On the eve of the invasion of Iraq, General James’ Mad Dog,’ Mattis issued a letter to the troops of the 1st Marine Division. Mattis limited his message to one page and wanted something his Marines could carry with them. It acted as the commander’s intent as well as a bit of motivation for those headed into the fight. I think everyone should read the letter, but it’s the end of the letter that has since become a part of the Marine Corps culture. At its conclusion, Mattis signs off with, “Demonstrate to the world there is ‘No Better Friend, No Worse Enemy’ than a U.S. Marine.“
“No Better Friend, No Worse Enemy” has since become an unofficial motto of the Marine Corps. In the wake of the U.S. military’s departure from Afghanistan, we saw the Marines live up to that motto rather well. We also saw tragedy, fear, uncertainty, and all the typical talking heads gnashing their teeth. Those are all subjects worthy of debate and discussion, but maybe for someone much smarter than me.
The No Worse Enemy part of the motto has been exemplified thousands of times. I, among hundreds of others, have written about the ferocity of Marines. From fighting Barbary pirates to routing the Germans In Belleau Wood and to the modern GWOT Marine who faced decades of asymmetrical warfare, Marines have proven themselves to be capable warfighters time and time again. “No better enemy,” then makes perfectly logical sense, but what about the first half of this saying?
To answer that question, I need to provide a bit of background into why Marines, America’s favorite warriors, could also be found showing such kindness to the innocent people of Kabul of the United States made its withdrawal from the nation.
Marines showed Afghans “No Better Friend“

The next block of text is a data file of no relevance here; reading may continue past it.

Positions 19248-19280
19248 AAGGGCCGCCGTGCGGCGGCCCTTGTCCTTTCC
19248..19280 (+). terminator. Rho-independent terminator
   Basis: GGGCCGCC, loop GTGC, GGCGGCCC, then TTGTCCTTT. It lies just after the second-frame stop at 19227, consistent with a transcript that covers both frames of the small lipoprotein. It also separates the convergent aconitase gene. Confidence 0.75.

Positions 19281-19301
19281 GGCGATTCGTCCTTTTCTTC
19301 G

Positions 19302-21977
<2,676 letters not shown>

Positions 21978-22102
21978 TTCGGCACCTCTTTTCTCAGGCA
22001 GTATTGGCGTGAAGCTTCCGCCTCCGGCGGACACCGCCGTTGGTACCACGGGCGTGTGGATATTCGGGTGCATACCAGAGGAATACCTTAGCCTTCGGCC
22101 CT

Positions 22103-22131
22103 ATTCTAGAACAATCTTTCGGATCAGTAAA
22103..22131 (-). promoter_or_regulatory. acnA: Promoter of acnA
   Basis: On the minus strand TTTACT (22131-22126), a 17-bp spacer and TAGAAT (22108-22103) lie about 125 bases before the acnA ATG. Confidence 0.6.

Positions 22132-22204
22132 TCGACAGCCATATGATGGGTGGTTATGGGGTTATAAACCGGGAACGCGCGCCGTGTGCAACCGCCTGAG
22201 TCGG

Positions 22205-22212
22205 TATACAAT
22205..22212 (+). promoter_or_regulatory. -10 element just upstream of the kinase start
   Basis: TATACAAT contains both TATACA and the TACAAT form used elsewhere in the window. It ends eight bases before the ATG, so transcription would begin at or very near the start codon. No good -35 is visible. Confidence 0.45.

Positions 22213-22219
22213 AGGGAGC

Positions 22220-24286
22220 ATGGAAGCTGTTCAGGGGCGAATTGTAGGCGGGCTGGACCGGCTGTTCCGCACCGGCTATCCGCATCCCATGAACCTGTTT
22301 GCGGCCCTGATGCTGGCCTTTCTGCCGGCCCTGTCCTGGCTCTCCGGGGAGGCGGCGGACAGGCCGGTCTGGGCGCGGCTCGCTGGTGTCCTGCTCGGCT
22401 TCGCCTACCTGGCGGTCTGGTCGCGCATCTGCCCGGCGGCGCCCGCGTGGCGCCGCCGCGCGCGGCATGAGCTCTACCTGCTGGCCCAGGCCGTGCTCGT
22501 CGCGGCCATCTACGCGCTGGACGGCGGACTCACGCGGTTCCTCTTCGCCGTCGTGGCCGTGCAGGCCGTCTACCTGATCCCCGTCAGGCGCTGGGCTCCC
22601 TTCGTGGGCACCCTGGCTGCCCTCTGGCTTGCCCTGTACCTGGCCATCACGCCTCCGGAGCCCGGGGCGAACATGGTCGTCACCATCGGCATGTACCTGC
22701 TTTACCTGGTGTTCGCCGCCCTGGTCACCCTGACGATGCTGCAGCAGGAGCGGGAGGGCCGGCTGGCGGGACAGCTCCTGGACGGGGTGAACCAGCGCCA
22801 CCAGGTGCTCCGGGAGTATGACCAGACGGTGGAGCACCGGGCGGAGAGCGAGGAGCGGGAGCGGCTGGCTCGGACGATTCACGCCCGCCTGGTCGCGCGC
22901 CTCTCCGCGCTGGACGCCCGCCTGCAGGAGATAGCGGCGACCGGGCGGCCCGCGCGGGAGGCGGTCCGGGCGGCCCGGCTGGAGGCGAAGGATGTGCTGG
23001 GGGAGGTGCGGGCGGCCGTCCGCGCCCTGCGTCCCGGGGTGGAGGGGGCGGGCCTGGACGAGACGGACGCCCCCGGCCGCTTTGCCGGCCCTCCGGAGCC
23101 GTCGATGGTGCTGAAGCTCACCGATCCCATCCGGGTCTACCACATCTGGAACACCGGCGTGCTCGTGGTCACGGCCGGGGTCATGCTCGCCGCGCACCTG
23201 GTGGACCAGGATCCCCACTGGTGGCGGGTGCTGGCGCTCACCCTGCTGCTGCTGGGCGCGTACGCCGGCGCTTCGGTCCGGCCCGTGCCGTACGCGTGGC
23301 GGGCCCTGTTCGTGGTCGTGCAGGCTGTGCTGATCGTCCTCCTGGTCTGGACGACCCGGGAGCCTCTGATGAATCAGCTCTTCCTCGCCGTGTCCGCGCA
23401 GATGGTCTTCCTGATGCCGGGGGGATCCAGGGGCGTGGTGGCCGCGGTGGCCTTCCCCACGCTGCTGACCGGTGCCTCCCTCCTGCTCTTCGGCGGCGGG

When I heard that the United States was sending military personnel back into Afghanistan, I knew Marines would be on the way. Marines serve as America’s 911 force in readiness, with units prepared to head into the fight at a moment’s notice. A Battalion of Marines can be anywhere in the world in 96 hours. They seemed like the right warriors for the job.
The Marines weren’t the only Americans coming in hot, however. The Marine’s 24th MEU included 1st Battalion, 8th Marines, and a Special Purpose Marine Air-Ground Task Force-Crisis Response-Central Command, which included 2nd Battalion, 1st Marine Regiment from Camp Pendleton, CA. Alongside them were members of the U.S. Army’s famed 82nd Airborne, the nation’s premier airborne infantry fighting force.
But what we saw in the images flooding social media after their arrival wasn’t America’s warfighters squaring off against decades-old foes, nor were they grainy drone images of airstrikes from 20,000 feet up. The danger was clearly as prevalent as ever, but we saw something… different.
What we saw after the Marines landed wasn’t some kinetic invasion where Marines do what Marines do best. They secured the airport, and instantly we saw Marines make the shift to the “no better friend” portions of Mattis’ letter. We saw Marines in plate carriers, surrounded by assault rifles, cradling babies, sharing water and snacks, and rendering aid when they could.
A now-famed clip showed Marines retrieving a child by the arm over a wall at the airport. As the story progressed, it turned out the child was sick, and the Marines took the baby to a Norwegian-ran hospital inside the airport. After treatment, the baby was returned to his father. It’s one of the countless stories to come from these tragically difficult circumstances, and one of the countless examples of the troops on the ground adapting to the situation and making hard decisions in the heat of the moment.
In just a short period of time, the Marines and Soldiers in Kabul proved themselves to be exceptional.
From the Beginning